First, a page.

SALT LAKE CITY — Two critical funding requests to cut pollution and improve air quality monitoring received zero dollars from Utah lawmakers in one instance and was cut by more than half in the other.
There is still a little more than two weeks left in the 2016 Utah Legislature, so there is a chance funding might be restored to the Clean Air Retrofit, Replacement and Off-Road Technology Program, or CARROT, and the Division of Air Quality may receive more money to replace an aging fleet of monitors.
Both efforts did not make the cut in a list of spending recommendations made by the Natural Resources, Agriculture and Environment Appropriations Subcommittee on Wednesday, but the co-chairwoman of the Legislature's Clean Air Caucus said the fight isn't over.
"There are many of us working to get funding put into that program," said Rep. Patrice Arent, D-Milcreek, referencing CARROT. "It has been used to take some of the most polluting equipment out of use in our state."
Arent sponsored the original bill establishing the program, which was enacted in the 2014 legislative session to provide incentives to reduce emissions from vehicles, equipment or small engines.
In its first year, it had $200,000 in one-time money, followed by a 2015 appropriation of $700,000. This year's request in the governor's budget was for $500,000.
The subcommittee had requests for $50 million and trimmed it to a little more than $15 million, with leaders saying they had to prioritize based on needs.
Arent said the popular and effective program should not be eliminated, citing its use by residents, school districts and small businesses.
In 2015, the program awarded a grant to Logan to retrofit 19 city vehicles to reduce emissions from diesel engines. The $40,000 in spending will ultimately reduce a little more than 10 tons of emissions during the lifetime of the vehicles.
That same year, $300,000 went to eight school districts to help replace old diesel school buses, saving 89 tons of emissions. Multiple other small businesses or government entities have received grants to replace polluting equipment.
One of the more popular programs with the public was the debut of the lawnmower exchange or replacement initiative with the Division of Air Quality last spring.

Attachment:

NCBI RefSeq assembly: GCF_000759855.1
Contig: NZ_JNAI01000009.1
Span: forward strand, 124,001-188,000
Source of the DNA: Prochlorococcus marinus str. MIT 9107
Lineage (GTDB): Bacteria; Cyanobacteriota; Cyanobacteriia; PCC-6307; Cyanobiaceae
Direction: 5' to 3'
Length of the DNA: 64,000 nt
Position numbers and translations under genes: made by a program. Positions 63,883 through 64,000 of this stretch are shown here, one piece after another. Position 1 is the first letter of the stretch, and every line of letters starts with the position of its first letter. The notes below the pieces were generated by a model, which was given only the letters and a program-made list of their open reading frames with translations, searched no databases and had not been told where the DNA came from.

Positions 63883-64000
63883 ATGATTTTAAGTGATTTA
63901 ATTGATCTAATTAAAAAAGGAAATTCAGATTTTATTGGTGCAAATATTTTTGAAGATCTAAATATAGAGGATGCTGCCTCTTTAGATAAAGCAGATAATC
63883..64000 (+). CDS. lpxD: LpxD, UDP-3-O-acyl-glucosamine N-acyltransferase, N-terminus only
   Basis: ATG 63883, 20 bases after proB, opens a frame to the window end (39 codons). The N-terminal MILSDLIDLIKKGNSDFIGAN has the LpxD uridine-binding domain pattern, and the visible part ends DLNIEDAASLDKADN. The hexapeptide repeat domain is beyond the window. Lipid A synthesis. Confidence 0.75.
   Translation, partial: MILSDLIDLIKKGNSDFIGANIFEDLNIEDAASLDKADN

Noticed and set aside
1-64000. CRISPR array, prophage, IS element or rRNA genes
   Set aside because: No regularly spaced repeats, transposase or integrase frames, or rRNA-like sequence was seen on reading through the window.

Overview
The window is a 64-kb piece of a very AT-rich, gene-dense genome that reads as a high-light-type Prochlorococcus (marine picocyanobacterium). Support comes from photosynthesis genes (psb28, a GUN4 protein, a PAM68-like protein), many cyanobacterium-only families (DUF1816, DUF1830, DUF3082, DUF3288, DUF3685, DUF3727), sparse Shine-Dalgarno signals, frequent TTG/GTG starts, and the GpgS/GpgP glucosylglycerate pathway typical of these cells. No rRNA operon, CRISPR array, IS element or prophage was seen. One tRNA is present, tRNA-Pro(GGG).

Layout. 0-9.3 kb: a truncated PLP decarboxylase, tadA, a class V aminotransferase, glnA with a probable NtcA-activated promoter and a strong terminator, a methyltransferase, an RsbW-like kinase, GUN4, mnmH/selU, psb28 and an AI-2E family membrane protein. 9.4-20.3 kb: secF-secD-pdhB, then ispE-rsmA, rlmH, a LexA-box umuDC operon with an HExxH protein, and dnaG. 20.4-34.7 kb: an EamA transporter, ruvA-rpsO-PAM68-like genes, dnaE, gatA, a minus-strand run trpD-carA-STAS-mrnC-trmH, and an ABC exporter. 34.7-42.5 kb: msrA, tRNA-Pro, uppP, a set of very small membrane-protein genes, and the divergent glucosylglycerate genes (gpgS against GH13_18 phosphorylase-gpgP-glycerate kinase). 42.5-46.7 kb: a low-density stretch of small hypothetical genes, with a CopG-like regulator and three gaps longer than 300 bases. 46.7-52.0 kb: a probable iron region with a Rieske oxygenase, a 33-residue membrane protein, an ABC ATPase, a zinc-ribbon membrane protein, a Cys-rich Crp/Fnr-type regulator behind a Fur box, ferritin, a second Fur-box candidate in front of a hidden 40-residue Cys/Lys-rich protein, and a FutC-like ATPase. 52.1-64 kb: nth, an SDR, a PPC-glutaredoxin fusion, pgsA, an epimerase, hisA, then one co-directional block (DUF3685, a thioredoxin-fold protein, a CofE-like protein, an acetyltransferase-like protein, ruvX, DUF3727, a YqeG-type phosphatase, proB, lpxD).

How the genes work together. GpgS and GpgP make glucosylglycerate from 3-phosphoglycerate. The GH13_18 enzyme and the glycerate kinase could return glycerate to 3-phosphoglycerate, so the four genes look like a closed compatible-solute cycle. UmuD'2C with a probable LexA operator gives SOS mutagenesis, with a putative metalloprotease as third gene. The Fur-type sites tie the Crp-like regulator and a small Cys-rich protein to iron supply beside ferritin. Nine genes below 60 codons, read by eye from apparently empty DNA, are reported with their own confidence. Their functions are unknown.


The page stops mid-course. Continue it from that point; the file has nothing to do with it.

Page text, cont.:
Authorities estimate emissions from one gasoline-powered lawnmower are equivalent to 4,235 vehicle miles traveled. The division offered to replace gas-powered lawnmowers with electric lawnmowers or sell them at a discount.
The event provided 388 lawnmowers at a discounted price ($175 compared with $399) and for those who scrapped their gas mowers on site, the price was $100.
Agency officials estimate the lawnmower program reduced emissions equal to 120 vehicles being removed from the road.
Another $2.2 million in new funding was identified in part to replace 46 percent of the division's 196 air monitoring instruments that have exceeded the recommended "shelf" life of five years, some by more than 10 years.
Some of the monitors have failed completely, with one in Davis County down for four months last summer into fall. In Logan, during last week's inversion, another monitor failed.
Bryce Bird, Division of Air Quality director, said crews were unable to get that monitor working, so they had to pull one from another location.
The division also has to go through a purchasing process to acquire new monitors, which takes time, leaving real-time monitoring of pollutants in jeopardy if the equipment can't be repaired.
The appropriations subcommittee settled on $1 million in new one-time money for the division's air monitoring program. The division identified $850,000 of that to be used for new monitoring planned for Iron County because it has met the population threshold and to establish "near road" monitoring under a new requirement by the U.S. Environmental Protection Agency.
The remaining $160,000 will be used to take care of critical monitor replacements, according to the division.
Arent said she and others will also work to get more money to replace monitoring equipment.
"Monitors are the foundation of our air quality program," she said. "It is the way we monitor impacts to public health and establish compliance."
The governor's office had also recommended $250,000 in one-time money for continued air quality research in the Uinta Basin, but that was pared to $100,000.